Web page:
Archive for ‘Gardening’

February 24, 2011

Warmth | Carrot and Corriander Risotto

Spring has forsaken us for a moment here in Ohio.  The 40’s are not really doing it for me.  Yes, I remember it’s still February.  But I long for barefoot weather.  I crave a muddy, just-pulled summer carrot and the sight of my coriander having, once again, gone to seed before I can get a decent couple of salsas out of it.  I yearn for warmth.

In absence of warm outdoors, I made some sunshine in the kitchen with this sweet, herby risotto.  You can take your time with the stock, as it says in the recipe, or you can certainly make a quick and dirty one, starting it only a few minutes before you start the risotto (no whole onion, cloves, juniper berries required).

I will be making this one again, late this summer, with carrots from my garden that is yet to be planted, and the new cilantro plants that will spring unassisted from coriander seeds that found their way into the cracks around my patio.  I will stretch out barefoot on the grass and be content with the warmth.

Carrot and Coriander Risotto

1 bunch of carrots with tops
1 medium onion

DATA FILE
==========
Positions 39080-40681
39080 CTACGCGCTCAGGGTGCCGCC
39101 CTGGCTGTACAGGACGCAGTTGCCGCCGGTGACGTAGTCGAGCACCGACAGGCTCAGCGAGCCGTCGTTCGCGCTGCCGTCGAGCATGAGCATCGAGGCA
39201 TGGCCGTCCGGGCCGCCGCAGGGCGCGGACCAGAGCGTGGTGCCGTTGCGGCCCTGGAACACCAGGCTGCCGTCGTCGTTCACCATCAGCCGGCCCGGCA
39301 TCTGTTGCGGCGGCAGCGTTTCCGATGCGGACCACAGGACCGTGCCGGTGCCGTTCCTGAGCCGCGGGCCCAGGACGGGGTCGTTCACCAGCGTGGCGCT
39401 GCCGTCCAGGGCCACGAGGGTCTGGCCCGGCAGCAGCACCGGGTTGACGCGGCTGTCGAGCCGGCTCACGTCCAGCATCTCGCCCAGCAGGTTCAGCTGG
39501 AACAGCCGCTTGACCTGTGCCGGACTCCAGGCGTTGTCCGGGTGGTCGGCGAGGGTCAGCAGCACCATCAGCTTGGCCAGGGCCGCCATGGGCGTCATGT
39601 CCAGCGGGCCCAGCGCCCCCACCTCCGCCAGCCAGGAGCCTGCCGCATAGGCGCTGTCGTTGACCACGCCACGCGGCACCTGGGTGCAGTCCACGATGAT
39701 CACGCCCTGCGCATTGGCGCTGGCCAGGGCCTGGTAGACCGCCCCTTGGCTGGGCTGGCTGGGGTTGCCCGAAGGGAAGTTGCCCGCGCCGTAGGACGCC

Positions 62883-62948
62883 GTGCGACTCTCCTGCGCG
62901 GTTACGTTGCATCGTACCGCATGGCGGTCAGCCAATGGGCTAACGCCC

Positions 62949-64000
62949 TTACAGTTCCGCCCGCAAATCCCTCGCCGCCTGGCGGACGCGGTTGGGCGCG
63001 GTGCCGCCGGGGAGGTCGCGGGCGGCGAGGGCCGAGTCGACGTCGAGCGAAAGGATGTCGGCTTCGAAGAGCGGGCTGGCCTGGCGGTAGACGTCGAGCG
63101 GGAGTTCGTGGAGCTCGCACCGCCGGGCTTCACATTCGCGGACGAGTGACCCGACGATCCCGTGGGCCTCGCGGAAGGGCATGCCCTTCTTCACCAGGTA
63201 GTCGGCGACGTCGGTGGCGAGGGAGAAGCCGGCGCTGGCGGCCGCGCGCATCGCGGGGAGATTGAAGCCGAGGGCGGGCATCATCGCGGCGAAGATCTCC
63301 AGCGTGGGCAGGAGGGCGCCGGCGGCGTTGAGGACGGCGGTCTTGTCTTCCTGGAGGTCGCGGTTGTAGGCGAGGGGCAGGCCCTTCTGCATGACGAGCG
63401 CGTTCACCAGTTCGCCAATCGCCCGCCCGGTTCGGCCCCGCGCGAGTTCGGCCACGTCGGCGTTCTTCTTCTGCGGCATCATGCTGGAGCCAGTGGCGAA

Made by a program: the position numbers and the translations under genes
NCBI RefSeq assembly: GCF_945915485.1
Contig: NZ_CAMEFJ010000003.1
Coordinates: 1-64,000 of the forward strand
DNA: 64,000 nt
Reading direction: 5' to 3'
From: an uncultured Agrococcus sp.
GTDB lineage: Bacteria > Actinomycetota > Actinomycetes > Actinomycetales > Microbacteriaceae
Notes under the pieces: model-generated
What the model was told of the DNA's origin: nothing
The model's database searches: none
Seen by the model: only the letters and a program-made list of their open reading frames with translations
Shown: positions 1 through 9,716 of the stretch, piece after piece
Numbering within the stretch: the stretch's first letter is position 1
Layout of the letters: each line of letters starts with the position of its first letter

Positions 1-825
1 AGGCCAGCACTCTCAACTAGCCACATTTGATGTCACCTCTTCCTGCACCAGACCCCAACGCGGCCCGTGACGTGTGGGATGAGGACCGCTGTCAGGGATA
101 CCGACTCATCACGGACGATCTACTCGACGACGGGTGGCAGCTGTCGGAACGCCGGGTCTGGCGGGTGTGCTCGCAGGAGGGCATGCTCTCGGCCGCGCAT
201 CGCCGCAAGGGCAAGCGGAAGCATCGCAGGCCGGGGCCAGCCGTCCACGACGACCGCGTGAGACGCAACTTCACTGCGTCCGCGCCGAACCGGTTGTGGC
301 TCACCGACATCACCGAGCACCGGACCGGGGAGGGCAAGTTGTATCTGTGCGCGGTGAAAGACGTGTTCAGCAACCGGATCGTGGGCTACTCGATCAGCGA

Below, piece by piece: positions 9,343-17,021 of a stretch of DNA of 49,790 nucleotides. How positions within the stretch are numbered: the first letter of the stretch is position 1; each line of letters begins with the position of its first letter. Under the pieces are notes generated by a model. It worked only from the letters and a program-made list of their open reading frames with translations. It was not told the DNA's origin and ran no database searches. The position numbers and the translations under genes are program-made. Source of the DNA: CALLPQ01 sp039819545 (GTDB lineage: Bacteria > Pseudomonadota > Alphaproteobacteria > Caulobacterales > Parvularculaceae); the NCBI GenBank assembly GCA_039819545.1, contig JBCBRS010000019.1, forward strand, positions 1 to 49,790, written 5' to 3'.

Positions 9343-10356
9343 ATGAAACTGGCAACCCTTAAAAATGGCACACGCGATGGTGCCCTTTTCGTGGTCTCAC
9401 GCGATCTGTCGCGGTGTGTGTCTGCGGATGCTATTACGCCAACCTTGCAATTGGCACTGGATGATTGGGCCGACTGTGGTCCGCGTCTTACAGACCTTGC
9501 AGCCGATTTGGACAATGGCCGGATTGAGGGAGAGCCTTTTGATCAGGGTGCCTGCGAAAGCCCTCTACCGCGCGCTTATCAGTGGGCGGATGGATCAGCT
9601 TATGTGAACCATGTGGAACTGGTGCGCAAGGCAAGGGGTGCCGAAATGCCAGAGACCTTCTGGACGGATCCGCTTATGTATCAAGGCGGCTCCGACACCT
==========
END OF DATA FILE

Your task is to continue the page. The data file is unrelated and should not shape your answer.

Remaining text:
2 cloves
Small handful parsley
3 sprigs fresh thyme
1 bay leaf
10  peppercorns
4 or 5 juniper berries
1 t whole coriander seeds

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February 16, 2011

Like an Enemy Defeated…

…the snow hath retreated.  To reveal barely beginning-to-green parsley plants.  Be still my heart.

December 16, 2010

South Texas Locavore | Mushrooms on Toast, Poached Backyard Egg

I am so happy to have a friend who is raising beautiful chickens.  Her name is Mylene, and her urban “farm” in a North San Antonio neighborhood produces all manner of vegetables and flowers, and as of November, the little jewels that star in this dish.  Upon arrival, I found her chickens happily pecking around Mackey Farms, softly clucking their pleasure.  Cherub had a fantastic time following them around and tempting them with deep green leaves of kale, like chicken catnip.  I had fun holding them and watching them.  It’s like an avian version of an aquarium.  But make no mistake, these birds aren’t a quirky diversion.  Just like the vegetables in her beds, they’re there to put food on her family’s table.